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Philips SuperWide Monitor: 4 Ways a Beastly Screen Will Change How You Work

I have long rocked a 24-inch Acer monitor as an extension to my 2015 MacBook Pro at work. When I was first endowed with my auxiliary screen, I was ecstatic. I had productivity on lock. I’d never lose track of a tab again. But my understanding of what a monitor is truly capable of all changed the moment the Philips 49-inch SuperWide Curved Monitor was wheeled into the Inverse office. It arrived on a dolly. Its box stood tall enough that it reached just below the tops of my shoulders (I’m six feet tall). The delivery man struggled to get it through the door, and once I signed off on my extendo package, I knew I was about to embark on a new chapter of my online life. I would be that guy with an office screen the size of a toddler. But I’m not alone. The Philips SuperWide Monitor made its debut at CES 2019 and is now available on Amazon and NewEgg. It’s one of the latest additions to the “ultrawide format” line of screens that is populated by displays with aspects ratios much wider than 2:1, meaning they’re substantially wider than they are tall. They essentially consolidate multiple screens into one massive display, which requires most of them to be curved inward so users can comfo...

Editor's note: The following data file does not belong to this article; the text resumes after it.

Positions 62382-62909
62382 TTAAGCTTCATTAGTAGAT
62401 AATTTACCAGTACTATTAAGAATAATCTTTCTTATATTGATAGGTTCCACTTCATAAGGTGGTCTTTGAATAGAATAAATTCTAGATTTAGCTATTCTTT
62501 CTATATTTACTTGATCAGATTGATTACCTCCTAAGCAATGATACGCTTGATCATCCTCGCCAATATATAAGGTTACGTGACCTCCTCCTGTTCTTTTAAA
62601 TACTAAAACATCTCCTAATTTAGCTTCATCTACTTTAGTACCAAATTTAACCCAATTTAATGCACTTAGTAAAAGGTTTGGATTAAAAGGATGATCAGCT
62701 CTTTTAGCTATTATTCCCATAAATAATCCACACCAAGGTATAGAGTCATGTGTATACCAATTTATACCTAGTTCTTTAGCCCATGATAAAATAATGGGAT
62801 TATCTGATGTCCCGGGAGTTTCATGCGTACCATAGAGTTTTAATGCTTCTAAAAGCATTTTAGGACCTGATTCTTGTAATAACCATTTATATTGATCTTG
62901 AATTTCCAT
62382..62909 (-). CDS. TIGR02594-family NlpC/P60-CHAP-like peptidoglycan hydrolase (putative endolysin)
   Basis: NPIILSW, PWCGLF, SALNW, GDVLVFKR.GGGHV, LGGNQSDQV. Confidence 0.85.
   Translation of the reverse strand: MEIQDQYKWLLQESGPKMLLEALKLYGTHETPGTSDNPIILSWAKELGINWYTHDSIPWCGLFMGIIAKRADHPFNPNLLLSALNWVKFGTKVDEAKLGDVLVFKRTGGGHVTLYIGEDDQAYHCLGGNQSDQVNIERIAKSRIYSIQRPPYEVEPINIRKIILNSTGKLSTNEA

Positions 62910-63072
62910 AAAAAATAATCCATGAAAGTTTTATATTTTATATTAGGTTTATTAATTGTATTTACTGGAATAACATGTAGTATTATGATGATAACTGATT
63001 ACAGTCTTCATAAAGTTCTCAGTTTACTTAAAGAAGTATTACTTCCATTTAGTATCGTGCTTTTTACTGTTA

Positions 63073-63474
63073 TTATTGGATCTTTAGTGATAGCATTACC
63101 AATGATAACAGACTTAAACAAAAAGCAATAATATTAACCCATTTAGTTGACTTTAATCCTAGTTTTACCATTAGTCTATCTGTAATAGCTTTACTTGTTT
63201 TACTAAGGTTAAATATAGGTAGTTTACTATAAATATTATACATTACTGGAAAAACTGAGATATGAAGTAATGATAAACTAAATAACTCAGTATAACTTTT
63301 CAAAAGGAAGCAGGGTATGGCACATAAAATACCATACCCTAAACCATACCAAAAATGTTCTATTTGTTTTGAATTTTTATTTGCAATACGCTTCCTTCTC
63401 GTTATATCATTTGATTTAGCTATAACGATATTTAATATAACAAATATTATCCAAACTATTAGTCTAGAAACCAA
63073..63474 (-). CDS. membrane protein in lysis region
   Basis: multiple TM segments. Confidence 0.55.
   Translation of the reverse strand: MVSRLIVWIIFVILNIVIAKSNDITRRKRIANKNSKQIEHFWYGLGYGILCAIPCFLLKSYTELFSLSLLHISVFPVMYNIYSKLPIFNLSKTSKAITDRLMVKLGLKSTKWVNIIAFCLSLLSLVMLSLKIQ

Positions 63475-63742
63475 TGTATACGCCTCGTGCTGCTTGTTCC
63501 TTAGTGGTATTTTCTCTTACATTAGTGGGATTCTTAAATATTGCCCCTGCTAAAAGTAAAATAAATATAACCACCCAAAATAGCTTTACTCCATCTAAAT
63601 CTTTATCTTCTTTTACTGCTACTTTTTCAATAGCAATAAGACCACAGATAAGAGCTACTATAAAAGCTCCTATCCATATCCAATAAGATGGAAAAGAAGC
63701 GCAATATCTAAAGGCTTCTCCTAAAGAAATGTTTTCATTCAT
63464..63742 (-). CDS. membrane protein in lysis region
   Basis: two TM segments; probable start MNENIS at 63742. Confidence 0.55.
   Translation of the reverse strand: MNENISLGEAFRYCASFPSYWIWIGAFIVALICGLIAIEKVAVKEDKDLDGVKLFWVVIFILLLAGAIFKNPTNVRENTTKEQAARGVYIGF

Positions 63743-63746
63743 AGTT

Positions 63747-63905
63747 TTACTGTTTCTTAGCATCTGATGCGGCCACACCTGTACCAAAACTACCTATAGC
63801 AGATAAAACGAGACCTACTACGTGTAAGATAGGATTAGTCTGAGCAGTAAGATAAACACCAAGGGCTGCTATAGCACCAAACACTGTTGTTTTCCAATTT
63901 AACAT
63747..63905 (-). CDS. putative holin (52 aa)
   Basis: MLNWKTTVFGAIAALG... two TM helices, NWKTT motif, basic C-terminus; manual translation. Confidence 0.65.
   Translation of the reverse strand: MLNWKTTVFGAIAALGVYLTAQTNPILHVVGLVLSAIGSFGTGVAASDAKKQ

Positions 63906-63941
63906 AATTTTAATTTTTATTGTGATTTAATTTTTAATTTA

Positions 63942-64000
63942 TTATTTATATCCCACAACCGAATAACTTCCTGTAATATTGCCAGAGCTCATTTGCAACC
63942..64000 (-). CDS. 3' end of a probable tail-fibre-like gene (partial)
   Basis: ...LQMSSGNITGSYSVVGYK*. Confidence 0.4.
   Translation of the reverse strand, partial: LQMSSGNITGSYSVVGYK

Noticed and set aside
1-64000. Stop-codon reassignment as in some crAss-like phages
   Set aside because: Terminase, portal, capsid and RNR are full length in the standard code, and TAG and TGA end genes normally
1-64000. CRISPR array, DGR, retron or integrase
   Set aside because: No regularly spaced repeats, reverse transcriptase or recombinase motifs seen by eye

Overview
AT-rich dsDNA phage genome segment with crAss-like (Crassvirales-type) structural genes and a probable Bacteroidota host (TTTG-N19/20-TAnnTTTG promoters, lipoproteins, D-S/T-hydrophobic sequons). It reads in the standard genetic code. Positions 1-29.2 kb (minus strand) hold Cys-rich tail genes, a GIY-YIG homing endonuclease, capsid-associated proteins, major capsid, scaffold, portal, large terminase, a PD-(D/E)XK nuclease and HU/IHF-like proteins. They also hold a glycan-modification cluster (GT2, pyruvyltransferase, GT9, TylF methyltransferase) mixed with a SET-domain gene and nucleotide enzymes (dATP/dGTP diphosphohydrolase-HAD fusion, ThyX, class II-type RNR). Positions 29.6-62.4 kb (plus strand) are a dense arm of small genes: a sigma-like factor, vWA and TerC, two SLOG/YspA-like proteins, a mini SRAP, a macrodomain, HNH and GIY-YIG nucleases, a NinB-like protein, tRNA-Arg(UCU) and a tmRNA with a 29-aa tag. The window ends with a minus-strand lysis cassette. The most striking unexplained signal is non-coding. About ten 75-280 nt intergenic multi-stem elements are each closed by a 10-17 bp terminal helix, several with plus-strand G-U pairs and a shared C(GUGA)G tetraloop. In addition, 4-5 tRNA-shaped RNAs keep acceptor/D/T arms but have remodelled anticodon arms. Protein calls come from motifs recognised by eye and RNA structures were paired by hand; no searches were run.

You might have seen ex-President Olusegun Obasanjo in native attire or military camouflage but you probably

You might have seen ex-President Olusegun Obasanjo in native attire or military camouflage but you probably haven’t seen him in suit. During a visit to Vietnam, the Nigerian leader joined Hailemariam Desalegn Boshe, former Ethiopian prime minister, and other dignitaries to showcase the works of Chuong, a gifted Asian tailor, based in Hanoi, capital of Vietnam. Dressed in suits, the visitors stepped into the showroom of Chuong, who was awarded “Tailoring Artist” by the state council of Vietnam based on his skills. Let me tell You a sad story ! There are no comments yet, but You can be first one to comment this article. Ghillie Suit, Camouflage Clothing, Gloves, Cap, Bag, Backpack, Tent – Demarui,https://www.demarui.com/

It happened seemingly overnight. It was 2009, I think, but the specific year doesn’t really matter.

It happened seemingly overnight. It was 2009, I think, but the specific year doesn’t really matter. What does matter is that it was warm. Because one day, every man in America (or at least Manhattan, which, according to this New Yorker cover, is America) finished getting dressed by pulling on his socks and shoes. The next day, men did the same thing—only without the hosiery. The great unsocking was afoot. And then, like a flash flood, they were everywhere. Bare ankles peeking out between suede brogues and beaten-up jeans. Lower shins catching the light in afternoon meetings. Malleolus bones winking from beneath high-cuffed khakis. Think back to that time, right after the crash. Dress codes were still relatively fixed; if menswear was changing, it was in a sharper, more fitted, vaguely more European direction. Suits shrank—Thom Browne was this magazine’s Designer of the Year in 2008. J.Crew’s Liquor Store opened in Tribeca that same year, bringing with it the trim Ludlow suit and plenty of selvage denim whose provenance could only be revealed with a full cuff. Nearly a decade later, the ground has begun to shift. I write this on the first truly steamy day of the year in New York ...

10 best recipes of 2018 — butter chicken to tahini cookies, plus a session margarita